This week I reviewed a presentation with my mentor students on the dangers of social media. This presentation builds upon the ideas espoused by Dr Cal Newport of Georgetown University. In his blog, Study Hacks, Dr Newport writes about “how to perform productive, valuable and meaningful work in an increasingly distracted digital age”. His book, Deep Work, refers to studying for focussed chunks of time without distractions such as email and social media.
In brief, Dr Newport concludes that social media reduces our capacity for attention, leads to loneliness and isolation, and causes a state of continuous latent anxiety. Continue reading →
Teaching is not seen as an attractive career choice. Why would someone want to sign up for (and indeed stay in) a career which is often criticised for long hours, poor pay and piles of paperwork? Take a minute to think about your answer.
There is a good chance your answer goes something like this – to make a difference in young people’s lives, to have an impact.
It is easy to lose sight of why we became teachers as we go about the day-to-day job of planning lessons, creating material and marking tests not to mention the regular writing of reports on each of our students. And yet maybe, if we are to address the recruitment and retention crisis in teaching, we should encourage teachers to reflect over the impact they have on learning and the difference they can make. Continue reading →
This week spells the start of Spring break for schools in Stockholm. The week-long hiatus from school is called ‘sportlov’ in Swedish which translates as ‘sports break’. Traditionally this is a time for families to retreat to the mountains for a week of high exertion on the ski slopes. However, the long winter has had its toll on many who opt instead for warmer climes and a week of R&R on a beach. Indeed, one of my students quipped that the closest they would come to sport this week would be doing a Netflix marathon.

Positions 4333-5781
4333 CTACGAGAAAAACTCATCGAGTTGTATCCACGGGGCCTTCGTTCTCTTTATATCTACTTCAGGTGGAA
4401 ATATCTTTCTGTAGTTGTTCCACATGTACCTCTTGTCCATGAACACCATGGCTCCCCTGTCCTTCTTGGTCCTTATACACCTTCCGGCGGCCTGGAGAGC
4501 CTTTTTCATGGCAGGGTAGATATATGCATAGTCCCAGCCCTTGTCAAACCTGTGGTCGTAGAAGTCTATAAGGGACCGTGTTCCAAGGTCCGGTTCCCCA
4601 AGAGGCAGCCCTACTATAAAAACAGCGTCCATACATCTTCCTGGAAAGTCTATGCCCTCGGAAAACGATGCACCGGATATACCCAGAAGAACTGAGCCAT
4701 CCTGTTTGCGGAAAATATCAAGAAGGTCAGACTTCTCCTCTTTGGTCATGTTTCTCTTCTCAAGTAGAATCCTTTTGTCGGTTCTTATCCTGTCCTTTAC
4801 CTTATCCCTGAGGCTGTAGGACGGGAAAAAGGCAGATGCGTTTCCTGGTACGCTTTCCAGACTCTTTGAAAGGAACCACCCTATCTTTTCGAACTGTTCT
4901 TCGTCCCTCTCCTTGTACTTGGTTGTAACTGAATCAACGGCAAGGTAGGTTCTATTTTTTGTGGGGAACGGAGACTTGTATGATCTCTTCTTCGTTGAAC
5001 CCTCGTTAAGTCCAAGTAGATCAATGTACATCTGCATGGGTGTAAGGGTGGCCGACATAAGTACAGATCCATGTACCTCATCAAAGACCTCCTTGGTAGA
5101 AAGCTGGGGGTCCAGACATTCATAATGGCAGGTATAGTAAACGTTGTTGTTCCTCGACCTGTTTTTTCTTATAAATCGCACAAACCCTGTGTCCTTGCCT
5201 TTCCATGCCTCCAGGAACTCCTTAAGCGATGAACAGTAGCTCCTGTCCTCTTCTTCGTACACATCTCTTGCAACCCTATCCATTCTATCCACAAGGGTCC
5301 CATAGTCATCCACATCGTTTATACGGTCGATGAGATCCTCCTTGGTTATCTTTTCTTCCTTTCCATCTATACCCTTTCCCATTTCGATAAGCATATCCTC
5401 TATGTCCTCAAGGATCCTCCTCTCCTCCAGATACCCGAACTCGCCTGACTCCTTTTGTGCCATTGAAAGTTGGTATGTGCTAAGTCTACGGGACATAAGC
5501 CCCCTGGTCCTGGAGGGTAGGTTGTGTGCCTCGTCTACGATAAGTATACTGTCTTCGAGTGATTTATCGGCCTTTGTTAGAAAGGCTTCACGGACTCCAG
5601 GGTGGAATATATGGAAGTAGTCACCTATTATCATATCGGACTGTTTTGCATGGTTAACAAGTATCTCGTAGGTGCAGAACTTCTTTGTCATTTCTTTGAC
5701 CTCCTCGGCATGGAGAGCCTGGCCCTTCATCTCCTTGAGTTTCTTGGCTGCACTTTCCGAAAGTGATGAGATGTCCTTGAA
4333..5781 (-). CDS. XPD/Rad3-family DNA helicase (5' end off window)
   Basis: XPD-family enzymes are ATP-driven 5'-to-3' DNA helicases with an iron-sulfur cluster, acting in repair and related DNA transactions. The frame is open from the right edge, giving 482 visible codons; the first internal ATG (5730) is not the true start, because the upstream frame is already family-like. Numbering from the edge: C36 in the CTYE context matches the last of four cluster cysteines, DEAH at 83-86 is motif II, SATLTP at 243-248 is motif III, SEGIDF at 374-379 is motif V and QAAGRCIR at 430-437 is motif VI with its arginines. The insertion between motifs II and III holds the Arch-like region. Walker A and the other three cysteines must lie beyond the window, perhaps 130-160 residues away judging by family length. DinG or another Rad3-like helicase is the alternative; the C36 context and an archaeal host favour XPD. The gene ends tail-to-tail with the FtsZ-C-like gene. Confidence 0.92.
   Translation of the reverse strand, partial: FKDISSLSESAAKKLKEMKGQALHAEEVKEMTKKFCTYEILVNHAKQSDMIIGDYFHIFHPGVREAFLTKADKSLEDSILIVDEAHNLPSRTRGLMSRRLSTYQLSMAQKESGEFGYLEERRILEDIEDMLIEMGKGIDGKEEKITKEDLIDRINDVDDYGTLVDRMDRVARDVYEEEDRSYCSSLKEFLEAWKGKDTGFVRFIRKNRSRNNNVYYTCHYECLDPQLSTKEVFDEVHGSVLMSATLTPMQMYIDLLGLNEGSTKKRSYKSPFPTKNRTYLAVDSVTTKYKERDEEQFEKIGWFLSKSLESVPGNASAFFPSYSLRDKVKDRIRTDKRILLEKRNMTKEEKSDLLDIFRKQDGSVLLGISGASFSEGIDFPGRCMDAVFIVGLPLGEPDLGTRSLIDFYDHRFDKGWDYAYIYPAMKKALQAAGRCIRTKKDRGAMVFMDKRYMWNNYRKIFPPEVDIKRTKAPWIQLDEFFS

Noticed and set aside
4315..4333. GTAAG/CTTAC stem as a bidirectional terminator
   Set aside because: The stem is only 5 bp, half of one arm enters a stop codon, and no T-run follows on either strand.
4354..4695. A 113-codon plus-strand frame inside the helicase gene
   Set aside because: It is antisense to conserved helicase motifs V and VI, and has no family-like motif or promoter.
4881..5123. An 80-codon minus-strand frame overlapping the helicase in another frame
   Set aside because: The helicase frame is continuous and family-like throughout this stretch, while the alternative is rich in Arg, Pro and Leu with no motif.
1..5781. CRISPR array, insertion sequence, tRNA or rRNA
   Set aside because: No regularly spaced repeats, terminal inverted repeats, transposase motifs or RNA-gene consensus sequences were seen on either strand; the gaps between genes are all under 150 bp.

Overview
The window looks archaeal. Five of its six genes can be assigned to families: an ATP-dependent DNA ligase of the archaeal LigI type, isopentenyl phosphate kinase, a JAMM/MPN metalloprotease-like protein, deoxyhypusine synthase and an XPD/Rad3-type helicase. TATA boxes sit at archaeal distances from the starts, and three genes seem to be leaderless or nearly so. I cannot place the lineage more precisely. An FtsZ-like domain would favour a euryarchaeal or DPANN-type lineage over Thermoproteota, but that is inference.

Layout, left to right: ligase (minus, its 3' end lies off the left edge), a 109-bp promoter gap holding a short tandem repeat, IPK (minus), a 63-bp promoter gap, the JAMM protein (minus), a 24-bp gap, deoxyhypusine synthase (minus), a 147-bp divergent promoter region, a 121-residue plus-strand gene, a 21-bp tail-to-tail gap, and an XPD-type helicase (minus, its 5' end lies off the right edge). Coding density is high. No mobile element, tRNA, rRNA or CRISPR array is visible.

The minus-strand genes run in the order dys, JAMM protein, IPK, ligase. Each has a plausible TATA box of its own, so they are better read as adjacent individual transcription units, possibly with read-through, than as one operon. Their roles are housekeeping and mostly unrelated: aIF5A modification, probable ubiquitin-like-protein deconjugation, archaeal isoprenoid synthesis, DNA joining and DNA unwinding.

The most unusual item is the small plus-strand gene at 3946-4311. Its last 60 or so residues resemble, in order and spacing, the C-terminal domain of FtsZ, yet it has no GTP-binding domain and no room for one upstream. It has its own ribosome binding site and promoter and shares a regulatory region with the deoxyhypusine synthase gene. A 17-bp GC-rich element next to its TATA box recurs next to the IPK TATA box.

As we are encouraged to turn our attentions to the benefits of physical activity, we should maybe take some time to reflect on mental exercise too. Continue reading →
One of the goals of our Social Science department this year has been to encourage more peer observations of lessons. The prospect of having a colleague sit in on a lesson, armed with paper and pen to critique performance, can make a teacher uncomfortable. This is why I prefer to think of these lessons in friendlier terms as ‘classroom visits’. These visits not only offer the teacher greater insight into their teaching practice, they can serve as a source of inspiration for the visiting teacher too.
John Hattie (who introduced the concept of visible learning in his meta study on factors affecting learning outcomes) notes that teachers make the greatest difference to students’ learning. He says that as teachers, we all know what works in the classroom based on our own experience. However, what Hattie would like teachers to ask is – ‘what works better?’ Continue reading →
Last month saw Internationella Engleska Gymnasiet host the annual Regional Conference for schools within the IES organisation. The theme for this year’s conference was Educate, Engage, Inspire. The conference keynote speakers included C.J. Simister, David Didau (The Learning Spy) and researchED‘s Tom Bennett. A variety of workshops were held throughout the day exploring subjects such as formative assessment, classroom behaviour, and technology in education. My workshop, Engaging Students with Engaging Video, demonstrated how to get more out of videos through using EdPuzzle. Continue reading →
As educators, we all know that YouTube is a wonderful resource for supplementing our lessons. From the myriad videos on TEDTalks and Khan Academy to the many posts of teachers such as Derek Muller of Veritasium and those on the popular Crash Course series, YouTube has proven itself to be invaluable as an online depository of knowledge.
We have all shared and consumed clips but have you ever considered creating your own videos? Continue reading →